This Wednesday I’ll be presenting a tutorial introduction to Dirichlet Process Mixture Models (DPMs), the flexible, nonparametric Bayesian method for clustering with variable numbers of clusters (among other things).

Tom Stepleton 31 Jan

This Wednesday I’ll be presenting a tutorial introduction to Dirichlet Process Mixture Models (DPMs), the flexible, nonparametric Bayesian method for clustering with variable numbers of clusters (among other things). I’ll introduce a number of terms and metaphors people use to discuss DPMs, and I’ll derive the so-called Chinese Restaurant Process, the Markov Chain Monte Carlo method for DPM inference. Finally, I’ll describe one or two applications to computer vision, including recent work that integrates DPMs and MRFs for smooth image segmentation.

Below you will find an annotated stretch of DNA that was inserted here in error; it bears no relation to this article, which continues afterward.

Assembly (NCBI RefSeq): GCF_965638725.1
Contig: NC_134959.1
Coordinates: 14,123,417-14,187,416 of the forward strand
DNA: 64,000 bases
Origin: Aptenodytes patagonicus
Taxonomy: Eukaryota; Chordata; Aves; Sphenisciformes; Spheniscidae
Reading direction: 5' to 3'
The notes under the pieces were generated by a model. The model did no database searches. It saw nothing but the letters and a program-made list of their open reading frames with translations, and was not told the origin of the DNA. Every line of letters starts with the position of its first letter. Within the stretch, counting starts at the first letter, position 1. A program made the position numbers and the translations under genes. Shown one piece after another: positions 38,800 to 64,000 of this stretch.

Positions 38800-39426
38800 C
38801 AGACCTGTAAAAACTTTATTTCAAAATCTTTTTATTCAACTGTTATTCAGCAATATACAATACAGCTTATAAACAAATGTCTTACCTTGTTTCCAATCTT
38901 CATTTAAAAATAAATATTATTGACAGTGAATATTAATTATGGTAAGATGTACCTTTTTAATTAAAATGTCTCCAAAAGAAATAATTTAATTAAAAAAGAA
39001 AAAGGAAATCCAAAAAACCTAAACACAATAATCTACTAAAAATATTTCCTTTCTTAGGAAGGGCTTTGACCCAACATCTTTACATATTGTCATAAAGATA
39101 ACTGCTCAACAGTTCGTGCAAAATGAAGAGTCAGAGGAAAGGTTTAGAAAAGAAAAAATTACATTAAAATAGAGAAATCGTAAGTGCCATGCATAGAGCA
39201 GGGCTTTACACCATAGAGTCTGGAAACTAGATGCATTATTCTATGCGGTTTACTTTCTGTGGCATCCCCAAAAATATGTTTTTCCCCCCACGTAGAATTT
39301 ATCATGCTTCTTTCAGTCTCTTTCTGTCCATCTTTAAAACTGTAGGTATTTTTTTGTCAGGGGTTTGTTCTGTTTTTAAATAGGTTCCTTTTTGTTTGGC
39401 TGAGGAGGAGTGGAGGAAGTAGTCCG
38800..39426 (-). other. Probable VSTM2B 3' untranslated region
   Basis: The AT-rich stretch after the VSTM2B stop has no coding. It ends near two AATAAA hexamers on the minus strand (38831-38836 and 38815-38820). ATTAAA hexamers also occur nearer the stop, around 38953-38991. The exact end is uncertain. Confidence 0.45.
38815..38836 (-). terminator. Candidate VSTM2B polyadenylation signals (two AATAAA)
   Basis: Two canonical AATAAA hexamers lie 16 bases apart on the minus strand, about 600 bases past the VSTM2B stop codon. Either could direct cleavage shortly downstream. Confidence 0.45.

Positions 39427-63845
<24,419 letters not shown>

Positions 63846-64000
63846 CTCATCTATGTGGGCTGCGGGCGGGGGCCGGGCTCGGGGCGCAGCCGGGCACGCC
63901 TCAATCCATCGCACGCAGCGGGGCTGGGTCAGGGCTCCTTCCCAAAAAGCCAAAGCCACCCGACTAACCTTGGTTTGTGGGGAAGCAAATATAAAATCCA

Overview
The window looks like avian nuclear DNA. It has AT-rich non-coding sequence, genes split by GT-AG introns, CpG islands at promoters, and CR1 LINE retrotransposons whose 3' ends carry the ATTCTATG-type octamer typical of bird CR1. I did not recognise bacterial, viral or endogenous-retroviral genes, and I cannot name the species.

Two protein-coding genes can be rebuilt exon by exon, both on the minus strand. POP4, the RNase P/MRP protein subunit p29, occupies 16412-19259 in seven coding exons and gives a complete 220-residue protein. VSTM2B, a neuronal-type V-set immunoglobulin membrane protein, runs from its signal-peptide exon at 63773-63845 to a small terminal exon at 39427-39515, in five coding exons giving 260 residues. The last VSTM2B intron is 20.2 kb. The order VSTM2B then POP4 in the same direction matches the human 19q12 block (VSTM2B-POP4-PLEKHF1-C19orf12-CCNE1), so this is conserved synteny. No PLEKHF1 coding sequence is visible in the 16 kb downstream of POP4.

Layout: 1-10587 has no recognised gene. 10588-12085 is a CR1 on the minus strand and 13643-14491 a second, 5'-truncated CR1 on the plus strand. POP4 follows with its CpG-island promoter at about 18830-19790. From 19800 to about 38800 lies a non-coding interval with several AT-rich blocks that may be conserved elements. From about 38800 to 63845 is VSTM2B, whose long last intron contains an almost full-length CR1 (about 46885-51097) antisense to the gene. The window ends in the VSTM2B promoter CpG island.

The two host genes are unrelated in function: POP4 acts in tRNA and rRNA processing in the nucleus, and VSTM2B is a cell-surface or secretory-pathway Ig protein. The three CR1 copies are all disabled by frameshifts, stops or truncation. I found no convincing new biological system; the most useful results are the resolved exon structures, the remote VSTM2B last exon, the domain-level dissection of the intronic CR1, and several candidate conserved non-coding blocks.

This talk comes with a guarantee: once it’s done, you’ll be able to go back to your office or cube and implement a Dirichlet Process Mixture Model on your own—or your money back!

I will cover topics from some of the following papers—the first is a terrific reference, and the rest can serve as a “seed bibliography” on the subject:

R. Neal, “Markov chain sampling methods for Dirichlet process mixture models.” J. Computational and Graphical Statistics, 2000.
Orbanz and Buhmann, “Smooth Image Segmentation by Nonparametric Bayesian Inference.” ECCV 2006.
Zhu, Ghahramani, and Lafferty, “Time-Sensitive Dirichlet Process Mixture Models.” CMU-CALD-05-104, May 2005.
Beal, Ghahramani, and Rasmussen, “The Infinite Hidden Markov Model.” NIPS 2001.
E.B. Sudderth, A. Torralba, W.T. Freeman, A.S. Willsky, “Describing Visual Scenes using Transformed Dirichlet Processes.” NIPS 2005.
D.M. Blei, M.I. Jordan, “Variational methods for the Dirichlet Process.” ICML 2004.
(and for background) D.M. Blei, A.Y. Ng, M.I. Jordan, “Latent Dirichlet Allocation.” J. Machine Learning Research 3:993-1022, 2005.